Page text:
Gairloch pensioner who stabbed his friend spared a jail sentence at Inverness Sheriff Court
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Social workers suggested their intervention would not help the former gamekeeper, but a sheriff disagreed.
Sheriff Eilidh Macdonald imposed two years of supervision plus alcohol treatment for the same period as an alternative to custody.
She told Duncan Mackenzie (71): "Alcohol is a significant problem for you.
"I could sentence you to a period of prison.
"You have pleaded guilty to stabbing your friend in the neck to the danger of his life.
"Fortunately for you and your friend the wound was not deep and did not require stitches."
She also banned Mackenzie, of Burnside Terrace, Gairloch, from seeing his friend, Andrew Davies, or entering his home next door.
Sentence had been deferred last month for a background report.
Defence solicitor Duncan Henderson said his client was not in good health.
He added: "This is his third crime involving alcohol and he has an ongoing problem, but he has now sought help."
Inverness Sheriff Court was previously told that on January 25 this year, Mackenzie asked Mr Davies to get him a bottle of whisky while he was at the local shop.
Mr Davies returned to Mackenzie's home and they spent the rest of the day and evening drinking the spirit and tins of cider.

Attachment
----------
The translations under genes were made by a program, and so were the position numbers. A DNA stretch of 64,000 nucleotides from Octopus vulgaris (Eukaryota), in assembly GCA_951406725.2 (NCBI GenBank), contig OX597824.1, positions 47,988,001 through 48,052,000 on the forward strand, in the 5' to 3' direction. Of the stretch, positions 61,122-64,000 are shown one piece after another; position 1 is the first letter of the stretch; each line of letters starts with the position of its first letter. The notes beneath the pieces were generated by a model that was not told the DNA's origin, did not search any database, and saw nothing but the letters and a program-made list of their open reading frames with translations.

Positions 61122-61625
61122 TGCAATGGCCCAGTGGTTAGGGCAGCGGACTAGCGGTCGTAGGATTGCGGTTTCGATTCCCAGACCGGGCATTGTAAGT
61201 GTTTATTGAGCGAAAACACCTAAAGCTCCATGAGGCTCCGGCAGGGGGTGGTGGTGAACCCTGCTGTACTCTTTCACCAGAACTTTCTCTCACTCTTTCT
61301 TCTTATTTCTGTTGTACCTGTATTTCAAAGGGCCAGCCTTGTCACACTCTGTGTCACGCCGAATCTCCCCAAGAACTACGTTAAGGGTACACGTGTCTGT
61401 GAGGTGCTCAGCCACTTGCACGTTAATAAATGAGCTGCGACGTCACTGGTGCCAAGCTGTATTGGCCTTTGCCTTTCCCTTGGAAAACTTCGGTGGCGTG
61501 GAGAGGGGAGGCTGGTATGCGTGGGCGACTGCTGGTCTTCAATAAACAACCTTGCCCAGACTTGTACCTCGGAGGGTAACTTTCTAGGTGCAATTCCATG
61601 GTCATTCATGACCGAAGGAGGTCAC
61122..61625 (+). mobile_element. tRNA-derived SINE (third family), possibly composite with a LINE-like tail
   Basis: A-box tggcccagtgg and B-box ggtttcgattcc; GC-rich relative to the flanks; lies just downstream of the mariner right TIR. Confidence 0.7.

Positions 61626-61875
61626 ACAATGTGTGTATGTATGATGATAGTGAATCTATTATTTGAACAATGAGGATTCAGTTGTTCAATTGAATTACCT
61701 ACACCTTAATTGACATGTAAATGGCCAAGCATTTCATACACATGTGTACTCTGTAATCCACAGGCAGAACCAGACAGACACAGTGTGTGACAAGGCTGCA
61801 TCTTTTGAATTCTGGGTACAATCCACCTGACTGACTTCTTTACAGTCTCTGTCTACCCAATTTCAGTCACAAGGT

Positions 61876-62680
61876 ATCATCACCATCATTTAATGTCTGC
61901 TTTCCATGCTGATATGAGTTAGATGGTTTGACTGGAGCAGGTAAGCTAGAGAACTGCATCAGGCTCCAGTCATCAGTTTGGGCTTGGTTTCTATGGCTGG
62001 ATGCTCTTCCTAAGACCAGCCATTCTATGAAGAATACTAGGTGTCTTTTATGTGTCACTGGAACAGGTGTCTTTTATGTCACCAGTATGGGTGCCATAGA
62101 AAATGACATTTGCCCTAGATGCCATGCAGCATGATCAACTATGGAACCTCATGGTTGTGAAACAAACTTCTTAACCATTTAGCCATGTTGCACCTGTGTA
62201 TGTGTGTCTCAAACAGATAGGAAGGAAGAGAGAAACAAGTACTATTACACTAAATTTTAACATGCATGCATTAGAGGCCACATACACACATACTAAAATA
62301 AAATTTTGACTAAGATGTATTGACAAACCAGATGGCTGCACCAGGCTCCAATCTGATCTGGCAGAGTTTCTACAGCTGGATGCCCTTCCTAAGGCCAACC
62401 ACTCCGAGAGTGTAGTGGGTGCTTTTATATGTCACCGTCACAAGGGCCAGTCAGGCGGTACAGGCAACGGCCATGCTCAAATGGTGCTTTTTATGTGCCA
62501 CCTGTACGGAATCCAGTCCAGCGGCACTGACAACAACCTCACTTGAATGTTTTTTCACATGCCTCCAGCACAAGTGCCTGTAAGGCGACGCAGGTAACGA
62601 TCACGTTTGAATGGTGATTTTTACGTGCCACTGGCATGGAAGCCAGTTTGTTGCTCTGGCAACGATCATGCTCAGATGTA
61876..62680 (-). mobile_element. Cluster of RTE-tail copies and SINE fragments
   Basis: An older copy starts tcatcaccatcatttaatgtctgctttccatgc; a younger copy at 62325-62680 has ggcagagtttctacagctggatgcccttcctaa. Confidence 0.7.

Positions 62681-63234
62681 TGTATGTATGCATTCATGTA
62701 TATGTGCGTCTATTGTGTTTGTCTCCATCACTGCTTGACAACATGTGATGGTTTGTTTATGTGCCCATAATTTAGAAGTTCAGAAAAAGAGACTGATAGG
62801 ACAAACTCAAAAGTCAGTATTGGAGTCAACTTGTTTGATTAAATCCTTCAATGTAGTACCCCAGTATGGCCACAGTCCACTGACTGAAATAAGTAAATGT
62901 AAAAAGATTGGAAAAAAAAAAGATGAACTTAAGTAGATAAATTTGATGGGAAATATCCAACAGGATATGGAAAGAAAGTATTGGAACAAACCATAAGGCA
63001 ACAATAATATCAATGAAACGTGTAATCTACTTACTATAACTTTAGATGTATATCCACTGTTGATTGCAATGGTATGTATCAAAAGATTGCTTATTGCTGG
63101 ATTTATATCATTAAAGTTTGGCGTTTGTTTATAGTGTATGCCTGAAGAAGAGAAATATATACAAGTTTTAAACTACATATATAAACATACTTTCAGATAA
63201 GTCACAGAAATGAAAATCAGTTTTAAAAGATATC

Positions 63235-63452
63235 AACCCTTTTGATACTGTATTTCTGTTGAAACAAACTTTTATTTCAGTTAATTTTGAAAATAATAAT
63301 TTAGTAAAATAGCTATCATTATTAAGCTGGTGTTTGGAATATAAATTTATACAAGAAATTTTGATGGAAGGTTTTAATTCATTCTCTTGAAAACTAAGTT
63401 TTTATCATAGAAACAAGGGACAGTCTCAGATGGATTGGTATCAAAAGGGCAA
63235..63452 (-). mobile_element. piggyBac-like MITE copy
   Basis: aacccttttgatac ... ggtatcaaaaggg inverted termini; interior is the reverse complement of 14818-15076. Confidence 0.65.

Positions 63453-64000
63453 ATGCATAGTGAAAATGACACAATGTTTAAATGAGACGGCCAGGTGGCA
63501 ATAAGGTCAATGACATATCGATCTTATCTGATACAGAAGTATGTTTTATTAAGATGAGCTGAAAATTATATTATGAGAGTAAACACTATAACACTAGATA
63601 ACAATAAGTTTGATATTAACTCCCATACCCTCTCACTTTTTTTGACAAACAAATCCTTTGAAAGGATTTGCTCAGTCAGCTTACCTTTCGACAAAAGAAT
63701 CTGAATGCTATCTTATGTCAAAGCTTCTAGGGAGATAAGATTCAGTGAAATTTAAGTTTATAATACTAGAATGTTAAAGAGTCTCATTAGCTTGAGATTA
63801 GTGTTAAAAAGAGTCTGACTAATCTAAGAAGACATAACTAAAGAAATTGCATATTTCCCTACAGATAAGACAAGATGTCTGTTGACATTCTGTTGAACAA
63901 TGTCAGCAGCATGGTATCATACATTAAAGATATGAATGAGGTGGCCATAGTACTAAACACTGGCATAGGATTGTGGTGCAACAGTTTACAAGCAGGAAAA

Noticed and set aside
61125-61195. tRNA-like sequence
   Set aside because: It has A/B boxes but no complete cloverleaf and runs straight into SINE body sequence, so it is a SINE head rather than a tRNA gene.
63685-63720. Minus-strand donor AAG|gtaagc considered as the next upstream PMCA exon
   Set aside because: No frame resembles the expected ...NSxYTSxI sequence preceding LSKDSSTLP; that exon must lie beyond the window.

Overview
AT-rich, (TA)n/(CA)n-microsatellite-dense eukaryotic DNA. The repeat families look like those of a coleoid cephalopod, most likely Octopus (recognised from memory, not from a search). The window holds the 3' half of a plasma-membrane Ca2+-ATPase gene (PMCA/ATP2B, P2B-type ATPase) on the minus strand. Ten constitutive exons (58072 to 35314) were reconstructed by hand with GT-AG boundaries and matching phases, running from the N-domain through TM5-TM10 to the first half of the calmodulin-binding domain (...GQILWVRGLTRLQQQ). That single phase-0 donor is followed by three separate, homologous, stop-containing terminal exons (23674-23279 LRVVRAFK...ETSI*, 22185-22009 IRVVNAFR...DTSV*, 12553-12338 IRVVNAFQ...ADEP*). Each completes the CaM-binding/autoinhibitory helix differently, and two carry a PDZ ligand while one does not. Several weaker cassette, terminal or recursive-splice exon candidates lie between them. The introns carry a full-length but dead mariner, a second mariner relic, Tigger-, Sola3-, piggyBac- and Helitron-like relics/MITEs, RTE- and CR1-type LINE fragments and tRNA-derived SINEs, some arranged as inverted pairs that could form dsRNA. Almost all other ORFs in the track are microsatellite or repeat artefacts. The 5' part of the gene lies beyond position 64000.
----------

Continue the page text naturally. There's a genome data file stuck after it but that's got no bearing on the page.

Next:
However, fiscal depute Robert Weir told Sheriff Macdonald that around midnight the pair had an argument in the one-bed council property and exchanged heated words.
"During the altercation, Mackenzie made his way through to his bedroom before returning with a 'Commando' style knife," he said.
"He then put the knife to Mr Davies's throat. Mr Davies said: 'You won't do it, you are all mouth, you.'
"At this point, Mackenzie stabbed him once to the front centre of his neck.
"Realising he was bleeding, Mr Davies immediately used his mobile phone to dial 999 while Mackenzie sat back in a chair.
"Mr Davies was advised to apply pressure to the wound."
Mr Weir said that an ambulance arrived about 12.30 am.
"Mr Davies was conscious and breathing and holding a heavily bloodstained towel to his neck," he said.
The court was told that when police arrived at Mackenzie's house he claimed Mr Davies had arrived injured at his door.
But police saw blood on the carpet and Mackenzie was arrested.
The knife was found hidden in a Wellington boot.
Mr Davies sustained a 2cm-wide wound but it did not require stitching, although a vein had been cut.
Mackenzie admitted assault to injury and danger of life.